The local papers would perhaps have carried greater detail. The London Gazette of 08/03/1870 had formally reported the bankruptcy as having been declared on 04/03/1870. A dividend of 11s and 2d in the pound had been realised and paid, and the London Gazette of 07/07/1874 had reported, over two years after the event, that the bankruptcy was formally closed in Durham County Court on 06/02/1872.
Whether he served the full five years in prison is unclear, but it does explain why he seems absent from the 1871 census.
Leaving Sunderland may have been part of his attempt to build a new life in fresh pastures, where recent events were perhaps unknown. Thus the 1881 census found living with his wife and two children at 5 South Ridge Street, Holbeck, Leeds. James had left the timber trade, and was described, as regards occupation, as “soap manufacturer and author on chess.” His place of birth was recorded as South Shields, his wife’s place of birth; whether this was confusion on the part of the enumerator, or an attempt by James to cover his tracks, can only be guessed.
The soap manufacturing was apparently done in partnership with Charles Wesley Hatton, as Hatton & Co.. The London Gazette of 14/06/1881 carried a notice of the dissolution of the partnership, by mutual consent, leaving Charles Wesley Hatton carrying on alone, from 08/06/1881.
Chess activity places him still in Leeds in 1882, but at some time from then on he moved to London.
The 1891 census found James, Eleanor and the two children, with a boarder, living at 1 King’s Square, Finsbury, London. James’s place of birth was back to being declared as Sunderland. James was a “journalist and editor,” but the text runs into a large blob of ink which obliterates anything after “editor”, such as what he edited. McLaren was now a furrier, while Eleanor junior was a journalist.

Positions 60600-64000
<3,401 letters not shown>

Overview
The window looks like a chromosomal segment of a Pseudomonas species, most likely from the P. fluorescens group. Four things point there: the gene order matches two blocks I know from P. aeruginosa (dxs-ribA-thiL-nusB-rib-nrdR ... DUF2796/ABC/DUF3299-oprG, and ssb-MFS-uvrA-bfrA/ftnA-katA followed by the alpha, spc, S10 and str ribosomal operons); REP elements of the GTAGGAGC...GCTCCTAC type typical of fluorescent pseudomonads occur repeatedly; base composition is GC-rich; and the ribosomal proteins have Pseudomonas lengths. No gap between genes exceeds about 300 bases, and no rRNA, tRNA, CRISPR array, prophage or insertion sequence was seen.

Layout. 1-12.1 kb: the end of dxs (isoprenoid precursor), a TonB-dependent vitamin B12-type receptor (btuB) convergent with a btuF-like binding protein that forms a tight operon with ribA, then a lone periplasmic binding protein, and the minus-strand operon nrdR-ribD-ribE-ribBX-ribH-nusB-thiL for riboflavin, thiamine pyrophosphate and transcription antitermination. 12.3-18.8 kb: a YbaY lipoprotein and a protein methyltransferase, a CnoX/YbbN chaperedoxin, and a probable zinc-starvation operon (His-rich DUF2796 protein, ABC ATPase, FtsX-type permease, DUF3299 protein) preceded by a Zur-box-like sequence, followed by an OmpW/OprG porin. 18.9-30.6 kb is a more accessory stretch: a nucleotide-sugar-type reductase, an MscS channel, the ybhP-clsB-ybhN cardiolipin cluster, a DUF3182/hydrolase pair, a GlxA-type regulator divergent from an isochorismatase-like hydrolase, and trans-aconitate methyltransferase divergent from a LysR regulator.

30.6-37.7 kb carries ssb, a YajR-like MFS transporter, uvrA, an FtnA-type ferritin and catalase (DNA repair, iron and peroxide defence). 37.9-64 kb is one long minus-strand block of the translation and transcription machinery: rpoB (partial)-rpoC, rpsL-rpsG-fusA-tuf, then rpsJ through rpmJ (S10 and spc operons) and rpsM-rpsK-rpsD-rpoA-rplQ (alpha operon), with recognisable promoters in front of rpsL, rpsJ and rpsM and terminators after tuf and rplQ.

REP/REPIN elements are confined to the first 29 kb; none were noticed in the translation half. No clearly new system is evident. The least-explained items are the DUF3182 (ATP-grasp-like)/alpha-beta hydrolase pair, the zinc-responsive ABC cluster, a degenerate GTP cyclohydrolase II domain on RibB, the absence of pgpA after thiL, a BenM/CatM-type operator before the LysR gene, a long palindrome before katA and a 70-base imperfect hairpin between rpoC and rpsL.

The death of the family’s mother, Eleanor Cunningham, aged 63, was registered in the third quarter of 1900, at Islington.
The 1901 census found widower James G. Cunningham, with McLaren, Eleanor junior, three boarders and a servant, living at 164 Richmond Road, London. James was now a journalist and private boarding-house keeper. McLaren was a furrier’s cutter. Eleanor junior was manageress of a private boarding-house.
James Galvin Cunningham died on 13/08/1905, aged 67, in the Islington area of London. The British Chess Magazine of 1905, p 385/386, carried a notice on his death.
One of Paul Morphy’s opponents in a blindfold simultaneous display he gave at St. George’s Club, London, in 1859, was reportedly “James G. Cunningham,” the game being published with notes by Lowenthal.
While resident in Leeds, he attended the annual meetings of the West Yorkshire Chess Association of 1878, 1881 and 1882.
He was one of the eight players playing against the master in Zukertort’s 1881 simultaneous blindfold display in Huddersfield.
In 1894 he produced a book of the games of the Lasker-Steinitz match.
He was a collaborator, or assistant editor, in the British Chess Magazine in the 1890s, at least from 1892 and 1896.
Copyright © 2013 Stephen John Mann
Census information is copyright of The National Archive, see UK Census Information